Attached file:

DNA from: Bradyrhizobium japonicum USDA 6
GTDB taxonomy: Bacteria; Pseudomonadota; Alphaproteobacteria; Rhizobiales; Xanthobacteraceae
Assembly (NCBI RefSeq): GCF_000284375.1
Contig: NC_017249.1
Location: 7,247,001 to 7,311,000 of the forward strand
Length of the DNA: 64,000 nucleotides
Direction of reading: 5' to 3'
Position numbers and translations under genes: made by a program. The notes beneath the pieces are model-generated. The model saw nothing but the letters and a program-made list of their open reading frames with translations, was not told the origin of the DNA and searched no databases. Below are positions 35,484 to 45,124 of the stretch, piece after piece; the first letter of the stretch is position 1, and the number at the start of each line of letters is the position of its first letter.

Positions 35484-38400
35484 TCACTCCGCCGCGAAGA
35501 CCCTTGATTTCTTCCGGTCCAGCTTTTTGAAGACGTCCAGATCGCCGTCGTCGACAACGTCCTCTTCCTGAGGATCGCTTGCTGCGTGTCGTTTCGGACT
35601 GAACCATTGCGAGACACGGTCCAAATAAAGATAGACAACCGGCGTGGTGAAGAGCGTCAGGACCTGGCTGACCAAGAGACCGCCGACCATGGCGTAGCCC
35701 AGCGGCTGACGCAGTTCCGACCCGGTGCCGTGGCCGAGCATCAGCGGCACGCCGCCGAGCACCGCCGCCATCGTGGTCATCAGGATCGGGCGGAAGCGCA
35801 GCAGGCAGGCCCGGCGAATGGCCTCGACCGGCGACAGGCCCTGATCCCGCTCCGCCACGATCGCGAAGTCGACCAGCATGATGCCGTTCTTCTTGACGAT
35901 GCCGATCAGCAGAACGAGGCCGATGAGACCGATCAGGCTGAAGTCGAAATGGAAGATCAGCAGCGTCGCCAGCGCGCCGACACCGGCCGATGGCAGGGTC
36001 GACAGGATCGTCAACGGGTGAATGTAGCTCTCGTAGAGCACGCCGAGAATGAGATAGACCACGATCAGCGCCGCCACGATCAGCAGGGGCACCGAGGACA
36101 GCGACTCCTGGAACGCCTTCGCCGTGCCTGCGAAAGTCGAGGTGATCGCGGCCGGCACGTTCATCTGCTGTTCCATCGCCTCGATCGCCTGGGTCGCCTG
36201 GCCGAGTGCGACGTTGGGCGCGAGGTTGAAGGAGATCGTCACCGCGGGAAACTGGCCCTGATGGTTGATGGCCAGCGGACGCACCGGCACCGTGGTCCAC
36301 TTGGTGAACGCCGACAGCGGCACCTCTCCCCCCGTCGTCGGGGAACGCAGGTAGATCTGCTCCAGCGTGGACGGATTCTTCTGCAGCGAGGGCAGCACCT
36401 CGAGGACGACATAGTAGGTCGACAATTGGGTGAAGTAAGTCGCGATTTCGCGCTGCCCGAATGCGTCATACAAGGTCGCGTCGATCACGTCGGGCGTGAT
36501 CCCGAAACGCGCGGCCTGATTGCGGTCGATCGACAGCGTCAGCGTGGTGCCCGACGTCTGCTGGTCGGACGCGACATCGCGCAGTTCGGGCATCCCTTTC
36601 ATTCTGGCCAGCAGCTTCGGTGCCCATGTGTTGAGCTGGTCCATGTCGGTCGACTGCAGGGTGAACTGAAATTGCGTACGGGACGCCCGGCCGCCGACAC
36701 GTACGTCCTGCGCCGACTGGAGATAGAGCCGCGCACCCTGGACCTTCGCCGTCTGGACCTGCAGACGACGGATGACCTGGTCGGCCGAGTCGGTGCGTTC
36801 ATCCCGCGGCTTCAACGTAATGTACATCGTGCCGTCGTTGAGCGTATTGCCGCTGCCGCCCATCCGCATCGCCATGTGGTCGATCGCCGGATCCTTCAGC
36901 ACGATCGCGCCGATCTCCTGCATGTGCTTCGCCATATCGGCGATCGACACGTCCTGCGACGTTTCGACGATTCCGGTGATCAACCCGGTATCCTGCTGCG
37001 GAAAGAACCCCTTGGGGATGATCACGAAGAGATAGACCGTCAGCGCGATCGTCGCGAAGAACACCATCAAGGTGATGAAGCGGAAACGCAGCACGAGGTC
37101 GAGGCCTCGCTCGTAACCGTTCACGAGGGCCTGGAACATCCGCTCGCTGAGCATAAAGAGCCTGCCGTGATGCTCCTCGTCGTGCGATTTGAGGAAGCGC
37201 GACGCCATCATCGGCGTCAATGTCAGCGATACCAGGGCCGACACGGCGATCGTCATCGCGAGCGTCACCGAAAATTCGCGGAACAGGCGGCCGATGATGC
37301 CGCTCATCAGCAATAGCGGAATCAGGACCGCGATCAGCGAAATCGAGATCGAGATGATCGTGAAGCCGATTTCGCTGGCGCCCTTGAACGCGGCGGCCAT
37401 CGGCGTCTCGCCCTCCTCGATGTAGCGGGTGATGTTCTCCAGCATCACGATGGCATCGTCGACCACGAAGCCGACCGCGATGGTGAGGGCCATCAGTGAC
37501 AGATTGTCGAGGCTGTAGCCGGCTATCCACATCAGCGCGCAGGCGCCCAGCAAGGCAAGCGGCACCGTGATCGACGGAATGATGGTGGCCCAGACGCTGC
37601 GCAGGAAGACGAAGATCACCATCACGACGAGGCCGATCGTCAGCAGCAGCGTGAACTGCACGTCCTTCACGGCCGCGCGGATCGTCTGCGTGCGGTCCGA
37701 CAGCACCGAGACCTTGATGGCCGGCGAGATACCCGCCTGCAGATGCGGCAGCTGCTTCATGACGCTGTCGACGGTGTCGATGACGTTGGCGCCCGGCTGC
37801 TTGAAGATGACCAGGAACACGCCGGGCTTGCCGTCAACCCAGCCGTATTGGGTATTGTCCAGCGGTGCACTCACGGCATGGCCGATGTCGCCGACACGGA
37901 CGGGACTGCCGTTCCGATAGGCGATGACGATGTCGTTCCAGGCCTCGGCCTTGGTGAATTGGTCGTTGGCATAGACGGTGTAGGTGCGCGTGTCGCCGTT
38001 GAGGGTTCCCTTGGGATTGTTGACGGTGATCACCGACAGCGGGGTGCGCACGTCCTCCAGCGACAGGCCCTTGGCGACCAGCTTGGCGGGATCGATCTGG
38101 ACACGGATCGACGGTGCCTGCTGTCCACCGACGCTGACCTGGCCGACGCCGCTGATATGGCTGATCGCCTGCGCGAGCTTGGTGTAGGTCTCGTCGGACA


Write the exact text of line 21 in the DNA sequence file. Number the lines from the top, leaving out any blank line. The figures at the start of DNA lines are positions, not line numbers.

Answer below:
36501 CCCGAAACGCGCGGCCTGATTGCGGTCGATCGACAGCGTCAGCGTGGTGCCCGACGTCTGCTGGTCGGACGCGACATCGCGCAGTTCGGGCATCCCTTTC